By now horror fans should all know that a sequel to Marcus Nispel’s 2009 Friday the 13th sequel is on the way, and this week producer Brad Fuller spoke with Crave Online and (kind of) addressed some of the recent rumours.
In case you have been living on another planet, you should already be aware that there are strong indications that the Friday the 13th sequel is heading down the found footage path. Whether these rumours turn out to be true is yet to be confirmed, the only concrete evidence we have is that the film will be released in March 2015, on (naturally) Friday the 13th.
However, producer Brad Fuller was asked about the found footage angle for the new movie, and he didn’t really give an answer. While I am sure there is a game plan, Fuller is giving nothing away, and neither denies or confirms that found footage rumours:
Crave: Is found footage the angle you’re trying to take?
Fuller: It’s something that we’re looking at, yeah. I never know because it depends on the story and what the story is. It’s been reported, that’s something that we’re looking into but I can’t tell you definitively that that’s what the movie is.
Why do you think so many Friday the 13th fans are against the idea of combining it with found footage?
Well, I can understand that. The Purge was a little bit of a found footage movie. We have a movie called Welcome to Yesterday that’s a found footage movie. I’m well acquainted with some very loud members of the audience who hate found footage and I understand that. I think for us it’s more about what the story is and what’s the best way to tell it. Until we figure out exactly what the story is for the next Friday the 13th movie, I can’t tell you what it’s going to be.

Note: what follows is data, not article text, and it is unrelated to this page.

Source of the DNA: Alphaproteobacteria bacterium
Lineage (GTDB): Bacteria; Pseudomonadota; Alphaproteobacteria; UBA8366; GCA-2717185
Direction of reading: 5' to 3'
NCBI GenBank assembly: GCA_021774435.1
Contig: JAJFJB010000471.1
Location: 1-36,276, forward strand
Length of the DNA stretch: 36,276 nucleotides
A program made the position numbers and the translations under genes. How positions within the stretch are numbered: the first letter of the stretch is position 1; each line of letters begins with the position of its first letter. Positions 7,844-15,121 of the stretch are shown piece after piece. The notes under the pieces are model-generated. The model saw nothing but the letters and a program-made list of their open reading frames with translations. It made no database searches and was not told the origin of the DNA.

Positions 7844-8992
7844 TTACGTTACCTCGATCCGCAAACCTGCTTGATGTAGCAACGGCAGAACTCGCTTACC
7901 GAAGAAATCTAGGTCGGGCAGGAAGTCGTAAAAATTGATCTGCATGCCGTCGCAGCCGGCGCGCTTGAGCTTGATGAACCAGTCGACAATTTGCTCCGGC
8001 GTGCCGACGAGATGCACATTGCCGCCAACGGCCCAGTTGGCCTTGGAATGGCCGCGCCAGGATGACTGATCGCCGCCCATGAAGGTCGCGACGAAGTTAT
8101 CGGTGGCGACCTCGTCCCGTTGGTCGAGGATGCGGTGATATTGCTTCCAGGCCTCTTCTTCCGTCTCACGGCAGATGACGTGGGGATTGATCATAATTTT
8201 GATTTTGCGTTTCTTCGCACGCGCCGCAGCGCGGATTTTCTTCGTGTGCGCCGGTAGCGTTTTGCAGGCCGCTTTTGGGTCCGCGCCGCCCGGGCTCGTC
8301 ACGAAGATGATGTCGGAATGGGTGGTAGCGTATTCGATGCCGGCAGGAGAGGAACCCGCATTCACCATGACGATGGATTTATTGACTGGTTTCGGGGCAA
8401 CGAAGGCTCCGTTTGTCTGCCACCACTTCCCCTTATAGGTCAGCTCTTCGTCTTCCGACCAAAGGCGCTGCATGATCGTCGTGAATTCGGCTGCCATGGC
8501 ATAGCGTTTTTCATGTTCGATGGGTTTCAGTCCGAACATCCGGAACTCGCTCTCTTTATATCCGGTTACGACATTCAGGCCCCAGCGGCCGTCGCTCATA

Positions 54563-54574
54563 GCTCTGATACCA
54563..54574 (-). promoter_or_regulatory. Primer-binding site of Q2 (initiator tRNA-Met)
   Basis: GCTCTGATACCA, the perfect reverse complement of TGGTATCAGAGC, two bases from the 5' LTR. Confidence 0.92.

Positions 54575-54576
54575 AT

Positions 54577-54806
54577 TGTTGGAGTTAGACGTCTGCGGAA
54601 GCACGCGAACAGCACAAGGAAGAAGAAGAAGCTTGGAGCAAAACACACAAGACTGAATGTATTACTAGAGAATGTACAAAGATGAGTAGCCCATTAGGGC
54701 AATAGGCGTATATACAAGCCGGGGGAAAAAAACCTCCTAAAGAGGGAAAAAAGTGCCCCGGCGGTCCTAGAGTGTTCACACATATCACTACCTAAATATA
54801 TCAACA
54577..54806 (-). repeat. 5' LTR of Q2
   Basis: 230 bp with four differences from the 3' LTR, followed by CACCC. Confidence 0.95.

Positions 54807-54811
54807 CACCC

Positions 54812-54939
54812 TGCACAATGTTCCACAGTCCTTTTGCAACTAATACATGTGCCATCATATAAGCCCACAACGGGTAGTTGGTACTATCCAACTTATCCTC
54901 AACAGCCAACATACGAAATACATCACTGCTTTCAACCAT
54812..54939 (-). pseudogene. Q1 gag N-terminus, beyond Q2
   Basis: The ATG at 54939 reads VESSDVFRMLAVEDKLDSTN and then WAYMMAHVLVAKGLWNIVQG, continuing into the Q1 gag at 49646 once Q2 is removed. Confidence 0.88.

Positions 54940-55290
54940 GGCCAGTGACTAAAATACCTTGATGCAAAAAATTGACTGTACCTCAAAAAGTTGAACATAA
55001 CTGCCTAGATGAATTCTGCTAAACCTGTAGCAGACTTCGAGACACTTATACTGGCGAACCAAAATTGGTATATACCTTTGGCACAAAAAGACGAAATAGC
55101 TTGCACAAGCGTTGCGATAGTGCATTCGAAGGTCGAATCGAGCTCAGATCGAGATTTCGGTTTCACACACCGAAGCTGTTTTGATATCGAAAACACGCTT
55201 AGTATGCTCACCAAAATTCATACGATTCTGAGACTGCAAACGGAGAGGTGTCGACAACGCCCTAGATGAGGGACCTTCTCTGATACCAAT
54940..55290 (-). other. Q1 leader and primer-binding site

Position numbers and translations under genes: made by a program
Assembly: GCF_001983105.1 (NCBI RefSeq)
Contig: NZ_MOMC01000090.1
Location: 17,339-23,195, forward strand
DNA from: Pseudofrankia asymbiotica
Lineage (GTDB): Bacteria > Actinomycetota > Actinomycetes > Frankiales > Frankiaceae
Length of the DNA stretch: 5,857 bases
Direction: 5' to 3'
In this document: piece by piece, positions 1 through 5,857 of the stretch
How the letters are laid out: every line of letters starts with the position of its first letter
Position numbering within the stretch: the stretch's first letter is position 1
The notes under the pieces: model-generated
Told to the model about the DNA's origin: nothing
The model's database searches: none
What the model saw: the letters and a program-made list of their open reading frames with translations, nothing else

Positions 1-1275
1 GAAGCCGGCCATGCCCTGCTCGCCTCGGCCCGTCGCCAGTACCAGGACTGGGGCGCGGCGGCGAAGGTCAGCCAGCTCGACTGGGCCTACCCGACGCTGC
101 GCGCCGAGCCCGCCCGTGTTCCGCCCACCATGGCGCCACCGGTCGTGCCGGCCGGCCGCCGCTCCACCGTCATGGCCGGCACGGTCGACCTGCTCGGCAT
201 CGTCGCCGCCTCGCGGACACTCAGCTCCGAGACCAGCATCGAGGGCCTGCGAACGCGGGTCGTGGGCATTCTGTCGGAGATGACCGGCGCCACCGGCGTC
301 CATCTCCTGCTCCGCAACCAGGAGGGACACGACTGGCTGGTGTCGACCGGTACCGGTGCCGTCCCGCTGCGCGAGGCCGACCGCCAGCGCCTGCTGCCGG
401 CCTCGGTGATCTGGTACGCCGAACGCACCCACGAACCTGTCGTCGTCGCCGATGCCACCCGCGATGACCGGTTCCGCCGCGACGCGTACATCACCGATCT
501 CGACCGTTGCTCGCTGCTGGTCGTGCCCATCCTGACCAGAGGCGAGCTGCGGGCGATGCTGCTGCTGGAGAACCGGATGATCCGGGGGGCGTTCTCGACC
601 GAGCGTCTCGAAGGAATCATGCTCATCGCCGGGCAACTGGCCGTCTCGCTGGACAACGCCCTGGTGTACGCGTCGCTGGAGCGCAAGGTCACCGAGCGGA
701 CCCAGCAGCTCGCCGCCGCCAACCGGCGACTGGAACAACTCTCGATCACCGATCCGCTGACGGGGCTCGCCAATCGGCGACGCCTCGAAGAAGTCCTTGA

Fuller was also asked about the upcoming sequel to last years box office success, The Purge. Now, while his responses CONTAIN SPOILERS for the first film, I am very excited with what Fuller has to say.
See, my issue with The Purge was such a great idea was confined to just one small setting, and I felt I had been cheated out of a much bigger, and more exciting and aggressive film. Seems like I wasn’t the only one with this problem, and the sequel is going to address the issue by being on a much bigger scale:
When The Purge was such a surprise hit, did you have some sequel ideas ready to go or was it a very quick development?
No, we did not. Listen, when you make a movie for $3 million, there is no way that you can expect that anything like what happened to The Purge is going to happen. In this business, it’s so rare to be surprised on the upside like that so we never talked about if there was going to be a sequel. I think if we were really serious and we thought that it was going to be a franchise and we would have multiple versions, we probably wouldn’t have killed Ethan Hawke … So the sequel, obviously Ethan Hawke is not a part of it and I’m hopeful that fans in the audience will feel that the sequel to The Purge delivers on the promise of the original in that we’re not staying in the house. It’s not a home invasion movie. This is you’re out in the streets with people purging and a group of people who get stuck in the middle of it and have to get from point A to point B.
Why is Frank Grillo, who we love, right for that part?
Frank’s character is a grizzled guy who’s on a mission and he’s the strong, silent type who kind of discovers a misfit group of people who he helps out. When you sit down with Frank, he embodies this kind of quiet strength that you believe he can go out into that night and be okay.
And to round off some exciting horror news, Fuller also gave an update on Ouija, a new horror he is producing:
Where is Ouija right now?
Today is day 17 out of 25. We’re shooting it here in Los Angeles. That is a fairly low budgeted movie. It’s in the Purge-ish range. It’s the story that you think it is. It’s the story about a group of kids who take out a Ouija board and start playing a game, and all hell breaks loose.
That’s the thing. A lot of movies have done ouija board stories. What did the movie names Ouija have to bring to it?
In our movie, the ouija board is a communication device. Our kids tap into something horrible and the ouija board is the way that the entity comes in and is going to have to go out.
Is it going to be a PG-13?
Listen, I don’t know until it’s done but our intention right now is for it to be a PG-13 movie, which as you know we don’t frequently make. I’m keeping blood away from the set.